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Mozambique Agrees Biggest Gas Deal In Africa Worth $14.9 Billion- Amidst Jihadists “African Ethnic Cleansing” And Impending Eco-Disaster Fears!

“Behind the scenes, shadowy jihadists murder and wipeout Black villagers amidst frantic worry over possible environmental disaster from gas drilling”

Mozambique has agreed to a deal with the French Oil and Gas company Total, for the financing of the biggest gas project on the African continent worth 14 billion dollars. 

One of the biggest investments in Africa, the project to extract, liquefy and export gas raises the hope of catapulting Mozambique, one of the poorest countries in the world, to middle income status by the mid-2030s.

Read: NGO accuses France of spearheading an impending environmental disaster in Mozambique

Mozambique has the largest natural gas reserves in southern Africa – but its LNG factories are still several years away from the start of production. With proven reserves of 100 trillion cubic feet, Mozambique ranks 12th among the countries with the largest natural gas proven reserves, according to the US Energy Information Administration EIA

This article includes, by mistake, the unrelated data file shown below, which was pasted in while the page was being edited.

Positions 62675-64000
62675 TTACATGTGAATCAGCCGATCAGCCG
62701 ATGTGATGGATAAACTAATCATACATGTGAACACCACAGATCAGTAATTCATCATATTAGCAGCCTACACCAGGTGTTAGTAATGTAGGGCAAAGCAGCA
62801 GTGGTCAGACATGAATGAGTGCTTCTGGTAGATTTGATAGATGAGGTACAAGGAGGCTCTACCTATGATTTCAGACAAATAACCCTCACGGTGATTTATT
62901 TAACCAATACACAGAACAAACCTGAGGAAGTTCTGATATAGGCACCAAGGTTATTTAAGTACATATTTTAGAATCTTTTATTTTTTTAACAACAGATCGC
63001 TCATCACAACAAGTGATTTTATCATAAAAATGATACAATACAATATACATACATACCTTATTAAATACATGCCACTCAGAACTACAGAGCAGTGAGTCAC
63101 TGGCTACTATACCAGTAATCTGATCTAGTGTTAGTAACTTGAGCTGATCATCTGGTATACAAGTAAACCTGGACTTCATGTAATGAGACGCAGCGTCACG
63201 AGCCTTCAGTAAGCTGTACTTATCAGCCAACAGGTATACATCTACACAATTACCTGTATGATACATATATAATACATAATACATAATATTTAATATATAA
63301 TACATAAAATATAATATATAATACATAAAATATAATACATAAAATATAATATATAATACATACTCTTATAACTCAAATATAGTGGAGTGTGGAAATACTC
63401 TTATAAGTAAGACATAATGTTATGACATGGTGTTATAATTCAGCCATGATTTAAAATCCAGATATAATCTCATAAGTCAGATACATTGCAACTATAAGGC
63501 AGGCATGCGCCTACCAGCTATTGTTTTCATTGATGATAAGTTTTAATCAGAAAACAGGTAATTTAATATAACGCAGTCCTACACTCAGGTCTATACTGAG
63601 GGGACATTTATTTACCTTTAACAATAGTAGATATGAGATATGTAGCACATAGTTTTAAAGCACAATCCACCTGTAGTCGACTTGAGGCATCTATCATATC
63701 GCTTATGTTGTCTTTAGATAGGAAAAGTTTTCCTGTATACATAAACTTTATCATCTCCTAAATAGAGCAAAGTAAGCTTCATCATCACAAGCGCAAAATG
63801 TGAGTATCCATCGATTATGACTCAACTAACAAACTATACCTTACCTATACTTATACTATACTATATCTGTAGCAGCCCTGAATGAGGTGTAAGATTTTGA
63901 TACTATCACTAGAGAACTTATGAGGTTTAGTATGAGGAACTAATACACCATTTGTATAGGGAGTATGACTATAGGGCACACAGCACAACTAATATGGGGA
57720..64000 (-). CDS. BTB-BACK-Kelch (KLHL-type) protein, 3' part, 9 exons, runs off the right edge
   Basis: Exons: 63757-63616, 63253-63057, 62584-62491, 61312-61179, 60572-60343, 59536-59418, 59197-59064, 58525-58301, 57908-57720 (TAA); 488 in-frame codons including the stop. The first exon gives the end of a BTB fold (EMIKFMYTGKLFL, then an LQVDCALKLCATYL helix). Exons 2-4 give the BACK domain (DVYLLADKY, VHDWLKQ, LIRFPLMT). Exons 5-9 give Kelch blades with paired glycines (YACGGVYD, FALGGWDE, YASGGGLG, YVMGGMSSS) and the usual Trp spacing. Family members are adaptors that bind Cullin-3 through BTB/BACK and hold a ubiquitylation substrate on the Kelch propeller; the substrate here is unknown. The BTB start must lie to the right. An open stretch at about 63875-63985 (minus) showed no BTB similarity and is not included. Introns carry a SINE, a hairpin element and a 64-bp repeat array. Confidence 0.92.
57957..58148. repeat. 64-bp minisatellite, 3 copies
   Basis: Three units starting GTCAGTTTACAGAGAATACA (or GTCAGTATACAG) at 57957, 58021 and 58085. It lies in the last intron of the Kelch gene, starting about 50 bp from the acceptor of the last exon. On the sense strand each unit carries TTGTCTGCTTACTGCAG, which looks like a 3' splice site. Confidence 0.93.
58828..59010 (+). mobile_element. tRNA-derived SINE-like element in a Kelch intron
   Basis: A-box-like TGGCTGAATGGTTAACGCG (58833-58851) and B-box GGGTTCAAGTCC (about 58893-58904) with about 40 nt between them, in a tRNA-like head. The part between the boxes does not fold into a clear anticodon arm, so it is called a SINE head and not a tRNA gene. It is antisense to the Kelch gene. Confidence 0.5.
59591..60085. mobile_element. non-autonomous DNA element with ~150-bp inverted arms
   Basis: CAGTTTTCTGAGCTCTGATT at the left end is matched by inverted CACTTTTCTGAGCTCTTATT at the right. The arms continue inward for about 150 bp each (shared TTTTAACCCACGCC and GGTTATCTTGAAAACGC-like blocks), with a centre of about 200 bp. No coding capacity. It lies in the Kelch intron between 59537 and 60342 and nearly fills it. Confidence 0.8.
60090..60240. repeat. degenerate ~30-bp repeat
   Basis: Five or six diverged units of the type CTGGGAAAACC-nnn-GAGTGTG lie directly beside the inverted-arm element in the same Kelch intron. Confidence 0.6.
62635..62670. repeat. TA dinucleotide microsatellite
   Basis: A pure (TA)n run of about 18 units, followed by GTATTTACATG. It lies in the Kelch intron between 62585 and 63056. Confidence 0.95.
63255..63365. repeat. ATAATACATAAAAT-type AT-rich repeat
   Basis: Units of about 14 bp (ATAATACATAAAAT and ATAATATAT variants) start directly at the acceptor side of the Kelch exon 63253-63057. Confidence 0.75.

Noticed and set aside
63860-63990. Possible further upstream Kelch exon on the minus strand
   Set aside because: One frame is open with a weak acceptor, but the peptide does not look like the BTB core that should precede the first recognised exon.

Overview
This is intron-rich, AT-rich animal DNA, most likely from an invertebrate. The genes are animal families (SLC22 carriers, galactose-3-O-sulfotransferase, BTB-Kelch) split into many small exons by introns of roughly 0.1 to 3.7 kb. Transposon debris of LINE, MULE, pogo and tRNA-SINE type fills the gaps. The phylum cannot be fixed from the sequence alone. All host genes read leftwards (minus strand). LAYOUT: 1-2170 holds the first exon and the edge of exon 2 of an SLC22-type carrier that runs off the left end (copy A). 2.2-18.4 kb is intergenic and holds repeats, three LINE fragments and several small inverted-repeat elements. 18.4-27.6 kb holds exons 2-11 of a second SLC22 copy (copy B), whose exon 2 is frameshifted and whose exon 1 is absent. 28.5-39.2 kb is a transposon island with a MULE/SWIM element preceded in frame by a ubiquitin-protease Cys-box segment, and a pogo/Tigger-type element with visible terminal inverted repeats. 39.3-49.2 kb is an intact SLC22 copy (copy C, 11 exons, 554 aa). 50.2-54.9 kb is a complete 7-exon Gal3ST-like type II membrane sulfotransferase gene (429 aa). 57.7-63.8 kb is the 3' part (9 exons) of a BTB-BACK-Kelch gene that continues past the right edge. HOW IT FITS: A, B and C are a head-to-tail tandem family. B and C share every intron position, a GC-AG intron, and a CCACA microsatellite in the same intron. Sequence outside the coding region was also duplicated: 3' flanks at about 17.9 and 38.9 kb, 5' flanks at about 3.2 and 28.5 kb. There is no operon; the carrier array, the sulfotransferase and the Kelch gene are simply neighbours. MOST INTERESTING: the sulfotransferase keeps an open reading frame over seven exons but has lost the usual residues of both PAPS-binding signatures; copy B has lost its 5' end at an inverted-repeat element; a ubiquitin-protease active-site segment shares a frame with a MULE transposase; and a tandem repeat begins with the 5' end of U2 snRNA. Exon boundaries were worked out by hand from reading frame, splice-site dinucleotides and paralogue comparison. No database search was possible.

Total will finance the project with 14.9 billion USD in direct loans for the construction of the vast undersea reserves. 

Read: 52 Helpless Young African Villagers Butchered By Muslim Gang In Mozambique For Refusing Islam

Some twenty banks and credit agencies, including the African Development Bank, are involved in this project. 

However, many seasoned observers reckon the deal is a gamble, coming as the Wuhanvirus pandemic hits gas demand and economic growth worldwide. 

Many top players, in connection with total, are reportedly involved in the deal. 

The UK is reportedly supporting the project through its export credit agency. 

The World Bank and International Monetary Fund (IMF) are also involved. They have reportedly given technical support and encouragement to the Mozambique government. 

With too many foreign involvements in a deal that would certainly upgrade the economy of Mozambique and improve the living standards of the people, observers are critical about the fine prints of the deal, and how it would affect the Mozambican people in the long run.

NEWS/PHOTO SOURCE: Africanews/The Guardian

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